Achavanich Standing Stones
History, tourist information, and nearby accommodation
HERITAGE HIGHLIGHTS: Unusual 'sideways' stone alignment
Set on a low rise above the south western tip of Loch Stemster is a peculiar setting of standing stones. The stones are unusual in several ways; the setting is not a circle (though Achavanich is sometimes erroneously called a stone circle). Rather, it describes a horseshoe shape, like the letter U. Another oddity is that the narrow side of each stone aligns with the centre of the U.
This is not completely unique in Britain; the famous trilithons at Stonehenge are set in a similar shape, but there are extremely few other examples of this shape anywhere else in the UK. The stone setting measures about 260 feet lengthwise, and 110 feet across, narrowing to 65 feet at the open end.
Thirty five stones can be seen standing, with another six fallen, and there is always the possibility that there were originally more stones. The tallest is about two metres high, with an average height around 1.5 metres. There is what may be a slight bank on the southwest side, suggesting an enclosure.
In most stone circles around Britain, the broad face of the stones face into the centre of the circle, but at Achavanich they are turned 90 degrees to face along the stone row. The axes of the stone setting are aligned roughly northwest to southeast. The south-east end of the elongated oval is open, and there is no evidence to suggest that it was ever closed.
The stones were erected roughly 4000 years ago. That makes them comparative newcomers compared to a 5000-year-old burial mound that can clearly be seen a short distance to the south. What this suggests is that the Achavanich site had a special significance for local residents over a very long period of time.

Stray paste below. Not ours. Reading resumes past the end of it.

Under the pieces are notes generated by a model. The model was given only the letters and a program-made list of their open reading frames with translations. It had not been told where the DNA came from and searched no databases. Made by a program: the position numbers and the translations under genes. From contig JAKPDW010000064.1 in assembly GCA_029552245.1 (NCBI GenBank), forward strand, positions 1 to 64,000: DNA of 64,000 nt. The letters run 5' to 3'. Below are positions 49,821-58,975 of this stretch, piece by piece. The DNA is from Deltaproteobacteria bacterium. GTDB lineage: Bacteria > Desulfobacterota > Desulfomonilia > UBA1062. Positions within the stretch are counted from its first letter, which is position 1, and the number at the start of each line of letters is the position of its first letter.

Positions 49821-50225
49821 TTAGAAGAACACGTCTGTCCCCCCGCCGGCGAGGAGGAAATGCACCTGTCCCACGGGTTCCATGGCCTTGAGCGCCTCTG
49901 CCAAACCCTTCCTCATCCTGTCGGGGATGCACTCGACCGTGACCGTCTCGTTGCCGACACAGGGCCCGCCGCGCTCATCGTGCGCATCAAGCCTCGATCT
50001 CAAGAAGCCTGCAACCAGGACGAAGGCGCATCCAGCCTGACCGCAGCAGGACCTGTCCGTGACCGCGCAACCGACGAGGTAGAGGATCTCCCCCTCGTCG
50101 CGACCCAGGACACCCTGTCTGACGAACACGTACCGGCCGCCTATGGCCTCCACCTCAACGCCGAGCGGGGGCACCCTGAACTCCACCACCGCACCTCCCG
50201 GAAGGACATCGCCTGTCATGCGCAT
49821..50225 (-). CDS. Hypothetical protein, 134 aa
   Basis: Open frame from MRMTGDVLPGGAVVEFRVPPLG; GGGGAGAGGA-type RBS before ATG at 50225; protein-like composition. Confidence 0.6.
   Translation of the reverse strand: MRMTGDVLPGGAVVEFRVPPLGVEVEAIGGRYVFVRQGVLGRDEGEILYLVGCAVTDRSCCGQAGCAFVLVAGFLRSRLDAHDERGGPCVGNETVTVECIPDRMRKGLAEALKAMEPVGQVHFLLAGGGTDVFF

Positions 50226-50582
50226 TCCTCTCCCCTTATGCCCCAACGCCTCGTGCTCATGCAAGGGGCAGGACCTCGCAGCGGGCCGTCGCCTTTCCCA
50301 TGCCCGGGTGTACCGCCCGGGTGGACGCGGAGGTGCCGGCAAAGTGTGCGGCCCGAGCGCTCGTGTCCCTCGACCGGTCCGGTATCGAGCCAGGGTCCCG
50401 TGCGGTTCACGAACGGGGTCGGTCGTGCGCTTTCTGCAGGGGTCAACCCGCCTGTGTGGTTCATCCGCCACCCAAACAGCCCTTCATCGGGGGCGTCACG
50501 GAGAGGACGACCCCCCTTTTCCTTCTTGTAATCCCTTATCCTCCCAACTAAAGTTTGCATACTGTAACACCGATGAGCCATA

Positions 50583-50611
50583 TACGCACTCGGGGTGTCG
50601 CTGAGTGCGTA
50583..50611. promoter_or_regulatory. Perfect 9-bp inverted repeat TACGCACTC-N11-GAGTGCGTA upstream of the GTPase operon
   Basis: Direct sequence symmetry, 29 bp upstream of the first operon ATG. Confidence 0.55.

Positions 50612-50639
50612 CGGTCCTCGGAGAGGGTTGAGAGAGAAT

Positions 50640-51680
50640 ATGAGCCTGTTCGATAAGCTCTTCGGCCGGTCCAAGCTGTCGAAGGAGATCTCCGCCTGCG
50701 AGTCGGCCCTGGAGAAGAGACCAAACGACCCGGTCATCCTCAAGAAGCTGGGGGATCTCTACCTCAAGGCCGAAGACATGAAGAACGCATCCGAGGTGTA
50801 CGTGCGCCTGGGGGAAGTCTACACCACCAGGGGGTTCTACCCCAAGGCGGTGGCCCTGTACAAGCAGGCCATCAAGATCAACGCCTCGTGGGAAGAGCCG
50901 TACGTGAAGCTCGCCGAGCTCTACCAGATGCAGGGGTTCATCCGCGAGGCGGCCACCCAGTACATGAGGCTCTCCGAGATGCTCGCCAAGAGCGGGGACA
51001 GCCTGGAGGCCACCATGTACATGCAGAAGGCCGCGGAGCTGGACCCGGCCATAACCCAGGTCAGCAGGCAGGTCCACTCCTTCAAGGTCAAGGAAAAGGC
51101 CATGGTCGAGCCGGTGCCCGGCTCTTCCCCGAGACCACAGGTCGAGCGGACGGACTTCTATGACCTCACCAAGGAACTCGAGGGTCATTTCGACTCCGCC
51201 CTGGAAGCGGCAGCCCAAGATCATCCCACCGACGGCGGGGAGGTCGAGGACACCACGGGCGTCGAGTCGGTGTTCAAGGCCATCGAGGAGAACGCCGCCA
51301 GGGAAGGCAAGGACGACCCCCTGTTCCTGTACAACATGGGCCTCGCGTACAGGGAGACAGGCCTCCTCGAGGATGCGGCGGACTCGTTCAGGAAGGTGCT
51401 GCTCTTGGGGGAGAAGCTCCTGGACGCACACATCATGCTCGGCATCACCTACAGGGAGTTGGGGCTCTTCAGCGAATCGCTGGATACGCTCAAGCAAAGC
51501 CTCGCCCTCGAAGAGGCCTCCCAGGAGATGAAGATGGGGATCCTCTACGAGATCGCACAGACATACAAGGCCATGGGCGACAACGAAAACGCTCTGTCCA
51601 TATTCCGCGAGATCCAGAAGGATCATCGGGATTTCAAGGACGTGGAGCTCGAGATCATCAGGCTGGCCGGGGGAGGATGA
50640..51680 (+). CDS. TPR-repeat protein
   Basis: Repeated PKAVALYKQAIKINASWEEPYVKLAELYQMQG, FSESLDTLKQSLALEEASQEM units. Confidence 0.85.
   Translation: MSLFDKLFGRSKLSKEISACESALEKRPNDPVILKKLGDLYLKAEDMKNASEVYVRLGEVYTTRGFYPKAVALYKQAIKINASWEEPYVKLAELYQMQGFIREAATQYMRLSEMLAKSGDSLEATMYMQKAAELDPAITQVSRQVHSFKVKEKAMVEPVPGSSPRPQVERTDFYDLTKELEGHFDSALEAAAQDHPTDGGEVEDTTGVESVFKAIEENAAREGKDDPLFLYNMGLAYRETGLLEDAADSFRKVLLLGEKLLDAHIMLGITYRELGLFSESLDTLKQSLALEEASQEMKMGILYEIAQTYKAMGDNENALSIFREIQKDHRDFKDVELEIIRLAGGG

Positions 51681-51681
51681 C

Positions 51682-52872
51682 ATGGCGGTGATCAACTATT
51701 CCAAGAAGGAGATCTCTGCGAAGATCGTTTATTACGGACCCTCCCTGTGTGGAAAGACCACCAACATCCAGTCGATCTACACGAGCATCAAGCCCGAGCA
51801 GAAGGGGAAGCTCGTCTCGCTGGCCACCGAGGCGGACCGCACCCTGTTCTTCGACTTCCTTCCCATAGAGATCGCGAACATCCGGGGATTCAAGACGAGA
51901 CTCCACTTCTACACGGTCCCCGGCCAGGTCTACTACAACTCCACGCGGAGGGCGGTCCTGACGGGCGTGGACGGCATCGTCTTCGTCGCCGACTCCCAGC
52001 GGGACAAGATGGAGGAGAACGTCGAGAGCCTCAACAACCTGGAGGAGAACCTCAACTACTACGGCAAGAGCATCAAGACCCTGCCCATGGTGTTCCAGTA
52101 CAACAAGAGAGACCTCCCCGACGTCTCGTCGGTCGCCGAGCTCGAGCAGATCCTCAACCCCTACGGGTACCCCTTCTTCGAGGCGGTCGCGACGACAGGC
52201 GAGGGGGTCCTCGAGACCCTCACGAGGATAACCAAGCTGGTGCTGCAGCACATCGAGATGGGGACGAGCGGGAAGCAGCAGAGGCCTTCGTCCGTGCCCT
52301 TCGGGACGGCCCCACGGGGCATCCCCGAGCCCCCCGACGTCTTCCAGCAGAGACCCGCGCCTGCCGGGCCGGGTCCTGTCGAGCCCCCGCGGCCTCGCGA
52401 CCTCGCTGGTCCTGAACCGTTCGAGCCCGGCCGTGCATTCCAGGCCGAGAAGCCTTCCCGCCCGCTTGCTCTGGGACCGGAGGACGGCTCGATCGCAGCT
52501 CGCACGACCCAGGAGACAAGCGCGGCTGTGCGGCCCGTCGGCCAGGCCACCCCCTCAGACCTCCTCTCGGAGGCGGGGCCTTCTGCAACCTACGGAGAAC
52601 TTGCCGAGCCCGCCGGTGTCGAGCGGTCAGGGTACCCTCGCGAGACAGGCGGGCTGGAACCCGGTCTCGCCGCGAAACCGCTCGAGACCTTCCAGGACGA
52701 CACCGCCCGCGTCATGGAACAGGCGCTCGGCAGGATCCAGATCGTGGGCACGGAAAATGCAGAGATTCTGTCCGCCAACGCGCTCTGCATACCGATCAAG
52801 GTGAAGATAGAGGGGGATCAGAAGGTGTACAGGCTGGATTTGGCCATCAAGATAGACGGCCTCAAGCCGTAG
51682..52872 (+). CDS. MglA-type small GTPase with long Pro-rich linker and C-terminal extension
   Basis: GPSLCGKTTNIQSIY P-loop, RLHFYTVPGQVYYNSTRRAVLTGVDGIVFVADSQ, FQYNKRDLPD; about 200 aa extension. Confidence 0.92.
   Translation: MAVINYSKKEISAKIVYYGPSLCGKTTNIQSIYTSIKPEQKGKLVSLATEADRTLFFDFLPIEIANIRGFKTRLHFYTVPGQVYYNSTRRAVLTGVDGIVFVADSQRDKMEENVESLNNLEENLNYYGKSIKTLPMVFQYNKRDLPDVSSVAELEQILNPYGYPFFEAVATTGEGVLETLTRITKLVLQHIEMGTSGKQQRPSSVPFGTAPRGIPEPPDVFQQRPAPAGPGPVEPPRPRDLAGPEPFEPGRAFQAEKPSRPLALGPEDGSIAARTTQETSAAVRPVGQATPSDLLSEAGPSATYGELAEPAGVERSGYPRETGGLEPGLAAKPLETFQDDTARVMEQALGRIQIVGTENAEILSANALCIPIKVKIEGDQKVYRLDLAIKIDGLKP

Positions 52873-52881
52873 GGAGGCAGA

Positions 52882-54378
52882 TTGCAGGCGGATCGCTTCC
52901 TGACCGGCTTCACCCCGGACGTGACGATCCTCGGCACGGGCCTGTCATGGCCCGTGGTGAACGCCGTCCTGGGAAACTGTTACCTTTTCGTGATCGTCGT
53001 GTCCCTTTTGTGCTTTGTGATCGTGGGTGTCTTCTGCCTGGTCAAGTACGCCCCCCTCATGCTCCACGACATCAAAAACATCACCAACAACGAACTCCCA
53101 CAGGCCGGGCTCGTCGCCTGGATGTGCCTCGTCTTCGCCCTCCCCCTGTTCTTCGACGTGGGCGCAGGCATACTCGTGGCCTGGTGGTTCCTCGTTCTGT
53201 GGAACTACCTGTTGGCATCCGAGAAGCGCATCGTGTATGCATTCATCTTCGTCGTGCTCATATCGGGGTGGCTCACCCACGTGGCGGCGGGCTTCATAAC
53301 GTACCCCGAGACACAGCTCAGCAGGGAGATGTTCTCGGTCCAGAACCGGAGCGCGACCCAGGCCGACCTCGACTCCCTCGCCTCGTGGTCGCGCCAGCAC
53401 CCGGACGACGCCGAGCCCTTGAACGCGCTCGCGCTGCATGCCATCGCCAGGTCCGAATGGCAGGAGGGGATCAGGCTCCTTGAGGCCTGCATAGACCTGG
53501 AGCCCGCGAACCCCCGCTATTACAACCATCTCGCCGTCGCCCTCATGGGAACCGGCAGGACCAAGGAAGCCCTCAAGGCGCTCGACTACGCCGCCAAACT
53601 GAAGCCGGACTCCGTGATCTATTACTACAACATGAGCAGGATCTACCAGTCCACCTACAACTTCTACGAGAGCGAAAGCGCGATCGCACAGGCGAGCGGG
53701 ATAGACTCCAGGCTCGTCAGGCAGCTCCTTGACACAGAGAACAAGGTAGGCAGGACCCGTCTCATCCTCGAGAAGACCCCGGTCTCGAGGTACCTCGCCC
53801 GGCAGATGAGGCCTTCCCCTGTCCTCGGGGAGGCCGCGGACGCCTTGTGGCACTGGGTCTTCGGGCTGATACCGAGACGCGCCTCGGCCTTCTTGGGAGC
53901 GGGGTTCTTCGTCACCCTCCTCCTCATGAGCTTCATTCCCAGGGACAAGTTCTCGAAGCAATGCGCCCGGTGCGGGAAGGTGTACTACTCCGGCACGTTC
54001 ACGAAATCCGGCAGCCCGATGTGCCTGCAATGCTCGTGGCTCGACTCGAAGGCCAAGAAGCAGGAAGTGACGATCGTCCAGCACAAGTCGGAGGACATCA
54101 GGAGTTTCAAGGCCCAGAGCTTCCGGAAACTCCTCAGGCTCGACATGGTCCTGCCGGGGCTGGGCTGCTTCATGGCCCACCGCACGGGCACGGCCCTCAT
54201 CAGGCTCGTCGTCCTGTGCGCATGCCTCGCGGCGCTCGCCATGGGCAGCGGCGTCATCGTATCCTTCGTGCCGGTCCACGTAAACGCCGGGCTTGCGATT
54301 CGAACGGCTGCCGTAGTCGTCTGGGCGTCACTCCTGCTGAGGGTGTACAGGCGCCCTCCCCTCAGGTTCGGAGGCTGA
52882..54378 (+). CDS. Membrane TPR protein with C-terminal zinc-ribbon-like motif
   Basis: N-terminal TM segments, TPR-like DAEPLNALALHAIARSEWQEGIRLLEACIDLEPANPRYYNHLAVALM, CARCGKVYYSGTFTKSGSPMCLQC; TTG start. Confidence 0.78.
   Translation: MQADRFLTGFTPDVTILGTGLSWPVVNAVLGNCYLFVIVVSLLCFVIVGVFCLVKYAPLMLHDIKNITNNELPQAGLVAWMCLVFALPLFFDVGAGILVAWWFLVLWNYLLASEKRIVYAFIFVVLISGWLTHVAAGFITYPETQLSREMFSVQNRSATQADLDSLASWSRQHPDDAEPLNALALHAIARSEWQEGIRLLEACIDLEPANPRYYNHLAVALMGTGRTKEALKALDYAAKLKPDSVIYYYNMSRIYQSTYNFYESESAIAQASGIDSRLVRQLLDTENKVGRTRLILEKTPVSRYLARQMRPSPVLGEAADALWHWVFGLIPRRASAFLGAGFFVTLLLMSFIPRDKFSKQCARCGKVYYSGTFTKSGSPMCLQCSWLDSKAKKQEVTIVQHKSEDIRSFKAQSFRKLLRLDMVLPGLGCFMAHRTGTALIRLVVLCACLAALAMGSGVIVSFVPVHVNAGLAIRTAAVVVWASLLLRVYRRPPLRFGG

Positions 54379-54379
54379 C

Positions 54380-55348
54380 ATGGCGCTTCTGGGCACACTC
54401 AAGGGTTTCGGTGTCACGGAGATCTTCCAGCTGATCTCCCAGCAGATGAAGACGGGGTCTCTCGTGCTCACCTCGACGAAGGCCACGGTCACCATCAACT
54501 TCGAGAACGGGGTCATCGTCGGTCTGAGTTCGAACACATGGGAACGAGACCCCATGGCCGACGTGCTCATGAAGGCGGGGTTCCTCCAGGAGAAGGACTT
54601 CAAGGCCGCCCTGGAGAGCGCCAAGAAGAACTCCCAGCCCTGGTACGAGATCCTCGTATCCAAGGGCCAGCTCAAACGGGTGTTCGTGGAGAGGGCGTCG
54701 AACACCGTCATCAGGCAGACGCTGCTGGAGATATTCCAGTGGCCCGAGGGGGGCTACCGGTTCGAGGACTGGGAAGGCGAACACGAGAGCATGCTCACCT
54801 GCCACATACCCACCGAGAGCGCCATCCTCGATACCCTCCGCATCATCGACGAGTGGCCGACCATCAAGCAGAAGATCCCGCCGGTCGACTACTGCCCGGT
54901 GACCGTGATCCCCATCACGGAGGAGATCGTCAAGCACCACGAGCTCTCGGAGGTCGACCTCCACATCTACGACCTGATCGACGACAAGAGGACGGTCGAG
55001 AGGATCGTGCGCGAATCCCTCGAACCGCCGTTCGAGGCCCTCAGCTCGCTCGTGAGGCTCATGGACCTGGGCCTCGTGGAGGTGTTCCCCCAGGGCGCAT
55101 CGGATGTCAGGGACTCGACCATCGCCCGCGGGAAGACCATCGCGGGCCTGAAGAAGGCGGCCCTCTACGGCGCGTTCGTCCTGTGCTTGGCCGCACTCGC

The stones are Caithness flagstone and had to have been cut out of the underlying bedrock using simple stone tools. Remains of cremated bones have been found at Achavanich, suggesting some kind of ritual purpose.
I find it quite odd that the Achavanich site is not better known. Access is very easy; it is immediately beside the road! And the setting is marvellously atmospheric. There are no obvious signs off the A9, so I suspect many people simply whiz by in the cars and never know they are so close to a fascinating ancient site.
There are quite obvious signs at the site itself, and a small layby, plus several useful information panels explaining the layout of the site, the natural history of Loch Stemster, and tales of local residents.
Most photos are available for licensing, please contact Britain Express image library.
About Achavanich Standing Stones
Address: Loch Stemster, Latheron, Caithness, Scotland, KW5 6DX
Attraction Type: Prehistoric Site
Location: On the minor road between Achavanich and Lybster, off the A9. There is a signed layby along the road and a path leading around the stones. Open access site. The nearest postcode for satnavs is KW5 6DX
Photo Credit: David Ross and Britain Express
NEARBY HISTORIC ATTRACTIONS
Heritage Rated from 1- 5 (low to exceptional) on historic interest
Grey Cairns of Camster - 4.7 miles (Prehistoric Site)
Hill o' Many Stanes - 7 miles (Prehistoric Site)
Laidhay Croft Museum - 7.2 miles (Museum)
Yarrows Archaeological Trail - 7.4 miles (Prehistoric Site)
Cairn o' Get - 7.8 miles (Prehistoric Site)
Whaligoe Steps - 8.3 miles (Historic Building)
Castle of Old Wick - 12 miles (Castle)
Wick Heritage Centre - 12.3 miles (Museum)
Nearest Accommodation to Achavanich Standing Stones:
Nearby accommodation is calculated 'as the crow flies' from Achavanich Standing Stones. 'Nearest' may involve a long drive up and down glens or, if you are near the coast, may include a ferry ride! Please check the property map to make sure the location is right for you.